Labor Market Cooled Some, September Jobs Report Shows Payrolls Grew by 263,000

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As high inflation and increasing interest rates weighed on the economy, the unemployment rate decreased to 3.5%, marking a half-century low. U.S. companies added 263,000 jobs in September, continuing a steady cooling pattern in the labor market.

As a result of people exiting the labor market, the unemployment rate decreased from 3.7% in August to 3.5% on Friday, matching a half-century low previously attained in July. Compared to the same month a year prior, wages increased 5.0% in September, a slower rate than August’s 5.2% annual rate.
After the data, stocks opened lower, and Treasury rates increased.

Sarah House, the senior economist at Wells Fargo, said, “we are seeing labor demand cool.” However, there is still a long way to go until the supply and demand of labor are balanced again.

The leisure and hospitality sector created the most employment (83,000), leading to job growth. Sixty thousand more people now work in healthcare.

According to the Labor Department’s Tuesday report, job opportunities decreased by 10% in August from 11.2 million in July to 10.1 million when seasonally adjusted. The fall in openings of 1.1 million is the most since the early stages of the Covid-19 epidemic in 2020. As a result, there were fewer job postings than in the previous year, although they were still higher than in 2019 when they averaged 7.2 million each month.

Even if the payroll rise is still substantial, it shows a further slowdown in hiring from the monthly average of over 440,000 during the first half of 2022.

The percentage of individuals working or seeking employment or the labor force participation rate decreased in September. Since the labor market requires more employees to compete for employment to help temper wage rise and increase overall productivity, this might make the Federal Reserve’s fight against inflation more difficult. The participation rate decreased from 62.4% in August to 62.3% in September.

According to Traci Fiatte, who oversees professional and commercial staffing for Randstad USA, “even in blue-collar industries, like manufacturing and logistics, we’re still seeing significant demand and substantially greater volumes of applications to those roles.” That indicates that people in manufacturing and logistics are interested in returning to labor and that pay inflation is decreasing.

Even if they have increased marginally recently, layoffs are still at historically low levels. Weekly unemployment claims, a proxy for layoffs, have been very close to their pre-epidemic 2019 average of 218,000 this year.

In sectors like technology and real estate, particularly vulnerable to interest rate rises, many businesses are halting recruiting or terminating employees. As consumer tastes switched from commodities to services, several businesses that earlier in the epidemic experienced an increase in demand are also making reductions.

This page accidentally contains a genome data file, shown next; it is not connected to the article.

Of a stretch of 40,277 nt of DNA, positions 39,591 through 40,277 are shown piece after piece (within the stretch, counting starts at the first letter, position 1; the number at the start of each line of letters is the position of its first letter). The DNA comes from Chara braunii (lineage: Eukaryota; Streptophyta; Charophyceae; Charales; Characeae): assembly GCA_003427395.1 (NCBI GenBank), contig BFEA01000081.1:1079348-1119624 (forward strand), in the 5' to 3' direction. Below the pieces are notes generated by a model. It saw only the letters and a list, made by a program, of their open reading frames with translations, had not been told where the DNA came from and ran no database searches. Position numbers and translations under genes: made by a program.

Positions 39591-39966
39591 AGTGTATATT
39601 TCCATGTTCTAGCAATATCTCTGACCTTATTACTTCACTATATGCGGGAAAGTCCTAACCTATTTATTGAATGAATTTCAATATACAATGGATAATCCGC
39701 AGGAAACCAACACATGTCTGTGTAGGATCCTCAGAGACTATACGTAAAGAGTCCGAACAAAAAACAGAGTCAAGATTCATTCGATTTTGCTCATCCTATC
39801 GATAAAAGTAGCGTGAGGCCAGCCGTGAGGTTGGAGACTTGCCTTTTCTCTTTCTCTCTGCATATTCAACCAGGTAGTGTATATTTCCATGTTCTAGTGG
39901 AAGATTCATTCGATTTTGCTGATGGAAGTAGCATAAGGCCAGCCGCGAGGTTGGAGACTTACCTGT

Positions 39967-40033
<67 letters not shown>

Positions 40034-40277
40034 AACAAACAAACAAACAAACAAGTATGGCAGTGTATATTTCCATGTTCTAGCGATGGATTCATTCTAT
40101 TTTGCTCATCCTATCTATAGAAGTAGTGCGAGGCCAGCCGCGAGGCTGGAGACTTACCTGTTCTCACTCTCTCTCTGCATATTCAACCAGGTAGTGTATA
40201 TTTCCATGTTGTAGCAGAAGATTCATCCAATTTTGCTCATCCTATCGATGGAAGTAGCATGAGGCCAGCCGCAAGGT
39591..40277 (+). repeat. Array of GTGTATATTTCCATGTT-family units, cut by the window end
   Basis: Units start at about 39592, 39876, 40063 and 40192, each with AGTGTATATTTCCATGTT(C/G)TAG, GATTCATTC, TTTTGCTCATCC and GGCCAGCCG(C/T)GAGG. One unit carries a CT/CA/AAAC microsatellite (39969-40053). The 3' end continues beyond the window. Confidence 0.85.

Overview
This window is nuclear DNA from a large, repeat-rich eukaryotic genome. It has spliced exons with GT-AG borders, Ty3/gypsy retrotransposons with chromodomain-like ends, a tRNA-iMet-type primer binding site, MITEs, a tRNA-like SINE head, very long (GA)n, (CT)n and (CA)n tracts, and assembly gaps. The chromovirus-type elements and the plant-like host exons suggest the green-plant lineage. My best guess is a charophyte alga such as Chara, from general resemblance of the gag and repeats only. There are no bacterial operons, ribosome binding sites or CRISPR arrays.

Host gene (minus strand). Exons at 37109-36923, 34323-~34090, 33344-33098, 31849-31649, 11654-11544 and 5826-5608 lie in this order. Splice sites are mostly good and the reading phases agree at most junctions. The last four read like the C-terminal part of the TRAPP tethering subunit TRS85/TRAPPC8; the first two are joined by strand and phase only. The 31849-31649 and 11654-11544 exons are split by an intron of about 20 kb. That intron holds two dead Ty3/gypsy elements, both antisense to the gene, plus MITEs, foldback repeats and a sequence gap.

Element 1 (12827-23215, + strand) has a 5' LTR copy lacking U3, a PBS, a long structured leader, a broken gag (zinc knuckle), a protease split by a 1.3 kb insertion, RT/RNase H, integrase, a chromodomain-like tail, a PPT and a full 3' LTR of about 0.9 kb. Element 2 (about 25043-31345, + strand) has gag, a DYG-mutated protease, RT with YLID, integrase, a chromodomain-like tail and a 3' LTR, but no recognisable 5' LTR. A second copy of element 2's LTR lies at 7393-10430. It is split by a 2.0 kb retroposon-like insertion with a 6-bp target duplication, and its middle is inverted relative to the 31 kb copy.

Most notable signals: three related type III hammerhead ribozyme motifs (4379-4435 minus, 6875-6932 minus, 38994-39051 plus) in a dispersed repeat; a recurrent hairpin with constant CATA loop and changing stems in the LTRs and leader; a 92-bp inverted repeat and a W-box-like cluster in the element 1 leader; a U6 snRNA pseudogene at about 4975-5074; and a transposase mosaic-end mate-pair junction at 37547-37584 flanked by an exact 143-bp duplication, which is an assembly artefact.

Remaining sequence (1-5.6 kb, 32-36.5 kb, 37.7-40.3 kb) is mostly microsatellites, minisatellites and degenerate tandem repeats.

In its fourth round of job cuts this year, workout equipment manufacturer Peloton Interactive Inc. announced Thursday that it would eliminate nearly 500 positions or about 12% of its remaining employees. Other businesses, including those that own Facebook, like Meta Platforms Inc., Snap Inc., and Stanley Black & Decker Inc., are eliminating staff. In contrast, others, including Amazon.com Inc. and Google, have announced they would halt or curtail recruiting.

The need for personnel hasn’t decreased in other companies. Filling roles is one of the top concerns among the 20,000 owners in the association, according to Laura Lee Blake, president, and CEO of the Asian American Hotel Owners Association. Other hotel owners have installed self-check-in kiosks as a result of employment difficulties. However, some jobs, like cleaning rooms, cannot be automated.

Because they lacked sufficient employees, “one member had their parents come out of retirement to assist cover some of the shifts,” Ms. Blake said. “I haven’t overheard any conversations regarding layoffs. The main issue is how eager they are to meet new people.
Despite the tight labor market, some employees continue to exert pressure for pay raises or improved benefits in anticipation of a potential slowdown in employment growth.

A marketing specialist in Chicago named Cassandra Wilander said she moved companies twice this year and saw a change in how recruiting managers conducted the process.

She was able to rapidly locate employment for the first time in January and request a big wage raise. The procedure took longer the second time this summer, and she had to haggle harder for her pay after the initial offer was less than she had planned.

Ms. Wilander, 36, left her previous work in January after becoming dissatisfied with the company’s stringent pandemic measures. A rise in compensation of $25,000 followed the change. However, when that company lost access to downtown office space, Ms. Wilander decided to try job-hopping once more and quit her position during the summer to hunt for alternative employment.

After the first considerable period of unemployment in her career, she accepted a position as a communications expert at a commercial real estate firm in September. She claimed that compared to her prior search, employers were much slower to respond to her. Nevertheless, her search was successful, and she accepted a position.

Ms. Wilander stated, “I know my worth and the value I contribute. I don’t know if other people would be willing to hop in that manner, so I guess I’m a little special.

https://www.bls.gov/news.release/pdf/empsit.pdf

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